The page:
New opinion about Windows 8: After initial negativity based on what I have seen from reviews I have to say that after using the preview version hands on I have changed my opinion about Windows 8. I never owned Windows 7 so I don't have anything but Windows XP and before to compare it to but it definitely is an entirely different experience than any OS I have used before. The minimalist design of the Metro interface is intriguing to me even when used in a desktop environment. The more I used it the more I started to like it. The new Internet Explorer for Windows 8 is one of my favorite of all the current browsers I have used. Metro is visually the opposite experience that OS's have offered since the end of the MS-DOS days. In fact it even reminds me visually of how you would run MS-DOS using a third party program launch interface like Direct Access 5. I know that may sound really bad at first but in a strange way Metro makes the computer OS experience feel simpler and more about the applications and less about a cluttered and complex Windowed point and click environment that we have all grown accustomed to for the last twenty five years. It reinforces a long lost belief that the computer experience should be about running the applications and not about running the OS.

    On the negative side there are some tweaks that need to be made to Metro to make it better in the desktop environment. I won't go into too many details right now but there are some annoyances about it in it's current state that are discussed on most web sites and Youtube video posters that have reviewed it. The most disappointing aspect of Windows 8 is when going back and forth between Metro and the more conventional Windows 7 like desktop. That hybrid experience just doesn't feel right in its current state. Hopefully MS will improve the hybrid experience before the Windows 8 final is released.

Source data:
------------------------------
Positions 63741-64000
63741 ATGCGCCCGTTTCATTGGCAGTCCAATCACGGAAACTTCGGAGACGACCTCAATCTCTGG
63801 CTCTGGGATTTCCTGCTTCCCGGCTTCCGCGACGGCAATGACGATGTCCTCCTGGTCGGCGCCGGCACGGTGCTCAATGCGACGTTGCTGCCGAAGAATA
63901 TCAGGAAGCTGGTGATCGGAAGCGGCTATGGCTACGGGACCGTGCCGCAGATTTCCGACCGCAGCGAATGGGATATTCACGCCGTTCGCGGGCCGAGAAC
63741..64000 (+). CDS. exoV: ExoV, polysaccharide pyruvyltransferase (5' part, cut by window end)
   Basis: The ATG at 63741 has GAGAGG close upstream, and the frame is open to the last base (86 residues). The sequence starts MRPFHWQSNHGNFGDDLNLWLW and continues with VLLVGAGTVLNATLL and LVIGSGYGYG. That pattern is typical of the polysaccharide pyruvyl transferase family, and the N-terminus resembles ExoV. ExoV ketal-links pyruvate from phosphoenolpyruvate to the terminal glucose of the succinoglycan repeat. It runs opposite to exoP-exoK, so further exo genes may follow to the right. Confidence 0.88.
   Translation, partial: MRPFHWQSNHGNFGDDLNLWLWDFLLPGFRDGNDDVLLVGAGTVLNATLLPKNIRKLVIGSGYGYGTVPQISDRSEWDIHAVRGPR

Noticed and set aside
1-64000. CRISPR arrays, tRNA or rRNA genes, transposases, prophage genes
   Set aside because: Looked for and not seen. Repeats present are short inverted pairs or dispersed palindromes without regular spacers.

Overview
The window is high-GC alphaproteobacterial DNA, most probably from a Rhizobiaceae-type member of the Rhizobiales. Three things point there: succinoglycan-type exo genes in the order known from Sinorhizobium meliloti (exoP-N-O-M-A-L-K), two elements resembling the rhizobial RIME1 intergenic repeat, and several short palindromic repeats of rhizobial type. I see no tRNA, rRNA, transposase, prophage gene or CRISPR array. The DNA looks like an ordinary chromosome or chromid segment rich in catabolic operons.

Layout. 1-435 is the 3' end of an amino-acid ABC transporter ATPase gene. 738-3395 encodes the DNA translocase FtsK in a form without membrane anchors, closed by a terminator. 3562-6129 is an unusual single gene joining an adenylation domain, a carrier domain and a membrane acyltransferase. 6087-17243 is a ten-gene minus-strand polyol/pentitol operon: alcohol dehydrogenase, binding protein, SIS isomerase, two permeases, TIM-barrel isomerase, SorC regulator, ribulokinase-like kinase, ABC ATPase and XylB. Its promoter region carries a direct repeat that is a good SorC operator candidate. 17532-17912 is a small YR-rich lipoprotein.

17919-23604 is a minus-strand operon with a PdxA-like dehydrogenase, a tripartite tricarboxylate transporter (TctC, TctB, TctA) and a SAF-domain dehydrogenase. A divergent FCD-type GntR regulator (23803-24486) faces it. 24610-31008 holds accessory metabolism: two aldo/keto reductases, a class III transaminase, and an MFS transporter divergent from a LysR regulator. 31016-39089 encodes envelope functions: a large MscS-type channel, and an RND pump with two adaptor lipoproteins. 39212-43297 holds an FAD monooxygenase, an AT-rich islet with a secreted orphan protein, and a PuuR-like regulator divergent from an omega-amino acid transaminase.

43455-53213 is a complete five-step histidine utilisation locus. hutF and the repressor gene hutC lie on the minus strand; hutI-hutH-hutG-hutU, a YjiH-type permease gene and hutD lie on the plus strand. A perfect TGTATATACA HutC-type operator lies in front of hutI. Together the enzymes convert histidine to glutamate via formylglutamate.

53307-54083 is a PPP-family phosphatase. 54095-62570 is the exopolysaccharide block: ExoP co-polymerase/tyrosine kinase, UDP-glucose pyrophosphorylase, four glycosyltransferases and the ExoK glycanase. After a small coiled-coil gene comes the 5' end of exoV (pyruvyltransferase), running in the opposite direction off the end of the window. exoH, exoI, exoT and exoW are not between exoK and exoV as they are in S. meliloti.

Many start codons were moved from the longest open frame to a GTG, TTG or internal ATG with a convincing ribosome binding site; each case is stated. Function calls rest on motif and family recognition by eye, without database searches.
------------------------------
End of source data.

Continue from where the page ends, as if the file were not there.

More about the Mac Mini hardware: I continue to discover more advantages to using the Mac Mini hardware. For example, I recently have read that you can use separate wired or wireless keyboard and mouse in addition to the Mac wireless bluetooth simultaneously. This works well if prefer using a more traditional keyboard and mouse for Windows or Linux but still want the native OSX keys and gestures functionality of the Mac keyboard and mouse or track pad. The main hardware issue I have to deal with is finding the right USB to serial, USB to parallel port and other converters so my older printer, fax/modem, etc.. can function in OSX Lion and/or the various virtualized Windows and Linux OS's.
    Last edited: May 5, 2012